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Essendon players fear delay to AFL anti-doping tribunal

Amid the latest legal stoush, the Essendon players caught up in the supplements drama have reiterated they want the AFL anti-doping tribunal to begin as slated.
Nanjing Night Net

Most of the 34 players, of whom about 18 are still at Essendon, have taken provisional suspensions, meaning they can train with the club but cannot play.

If, ultimately, there are suspensions, they will hope the provisional suspension period is taken into account when any punishment is handed out.

They, naturally, want to get to that deliberation point as soon as possible. However, the Supreme Court hearing on Wednesday, which has been adjourned to next Wednesday, threatens to delay the start of the December 15 hearing before the AFL’s anti-doping tribunal.

David Grace QC, representing 32 of the 34 players on behalf of the AFL Players Association, was keen for the tribunal hearing to begin as scheduled.

“As I said in court, the players are anxious that this matter proceed as soon as possible without any delay,” he said.

Lawyers for the two players who have sought separate counsel were not represented in court on Wednesday.

AFL lawyer Renee Enbom said the league also wanted the case to begin on time and revealed that if it did not, there were concerns one of the witnesses may flee overseas in a bid to avoid the tribunal, which does not have the powers of the justice system.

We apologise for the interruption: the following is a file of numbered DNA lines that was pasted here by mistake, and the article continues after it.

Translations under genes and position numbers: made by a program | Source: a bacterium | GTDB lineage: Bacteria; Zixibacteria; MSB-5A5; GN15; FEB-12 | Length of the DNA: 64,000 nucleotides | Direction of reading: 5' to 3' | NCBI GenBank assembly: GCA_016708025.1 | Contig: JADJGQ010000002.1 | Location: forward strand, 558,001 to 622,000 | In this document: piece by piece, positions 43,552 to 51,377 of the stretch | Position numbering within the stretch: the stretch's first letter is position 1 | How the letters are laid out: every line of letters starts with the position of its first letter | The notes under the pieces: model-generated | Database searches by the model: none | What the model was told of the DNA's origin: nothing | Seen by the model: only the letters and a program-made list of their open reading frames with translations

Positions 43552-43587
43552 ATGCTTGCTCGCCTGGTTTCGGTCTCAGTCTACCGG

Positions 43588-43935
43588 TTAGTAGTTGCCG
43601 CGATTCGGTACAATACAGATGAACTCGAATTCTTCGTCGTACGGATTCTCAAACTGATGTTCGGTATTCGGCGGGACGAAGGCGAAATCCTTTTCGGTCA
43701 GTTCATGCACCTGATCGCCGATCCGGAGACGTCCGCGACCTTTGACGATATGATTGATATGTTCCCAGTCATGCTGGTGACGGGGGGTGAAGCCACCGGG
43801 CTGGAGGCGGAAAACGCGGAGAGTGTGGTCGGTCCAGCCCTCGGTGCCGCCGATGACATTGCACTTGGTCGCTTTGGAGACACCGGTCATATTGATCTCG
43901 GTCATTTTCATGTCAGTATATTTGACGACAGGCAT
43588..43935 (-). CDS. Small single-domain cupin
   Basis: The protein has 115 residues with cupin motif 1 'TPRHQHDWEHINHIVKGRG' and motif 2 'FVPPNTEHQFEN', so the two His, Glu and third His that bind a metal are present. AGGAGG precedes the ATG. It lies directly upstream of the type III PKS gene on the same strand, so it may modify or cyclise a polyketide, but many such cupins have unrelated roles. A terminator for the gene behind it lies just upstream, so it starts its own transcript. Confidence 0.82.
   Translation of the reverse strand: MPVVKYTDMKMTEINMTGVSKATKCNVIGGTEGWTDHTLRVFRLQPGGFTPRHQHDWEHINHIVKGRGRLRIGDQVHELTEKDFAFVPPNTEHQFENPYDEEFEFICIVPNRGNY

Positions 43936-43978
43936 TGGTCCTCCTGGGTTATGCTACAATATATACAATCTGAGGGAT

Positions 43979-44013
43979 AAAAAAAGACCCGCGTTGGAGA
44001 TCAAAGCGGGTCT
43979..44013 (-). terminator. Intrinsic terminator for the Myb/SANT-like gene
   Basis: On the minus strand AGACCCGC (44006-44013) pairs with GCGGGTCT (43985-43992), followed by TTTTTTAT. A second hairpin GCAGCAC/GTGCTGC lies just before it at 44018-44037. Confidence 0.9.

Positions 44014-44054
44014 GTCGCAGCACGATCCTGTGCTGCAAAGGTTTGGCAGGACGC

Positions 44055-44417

Witnesses do not give evidence under oath in the AFL tribunal.

“There is one other important consideration, in my view, and that is that there is evidence before the court that one of the respondents has indicated that he might travel overseas to avoid the process,” Enbom said.

“For that reason, we would like to see this application be determined quickly and, if your honour does make an order, that the subpoena be served on that person as quickly as possible.”

Enbom did not disclose who the witness was.

The Australian Sports Anti-Doping Authority has sought subpoenas on its two key witnesses, Shane Charter, a convicted drug importer, and compound pharmacist Nima Alavi.

The AFL will want the tribunal to begin on time because, if there are any suspensions, it will most likely require it to enact a ruling allowing the Bombers to acquire stand-in players from state leagues.

Justice Clyde Croft has set aside two days for next week’s hearing.

This story Administrator ready to work first appeared on Nanjing Night Net.

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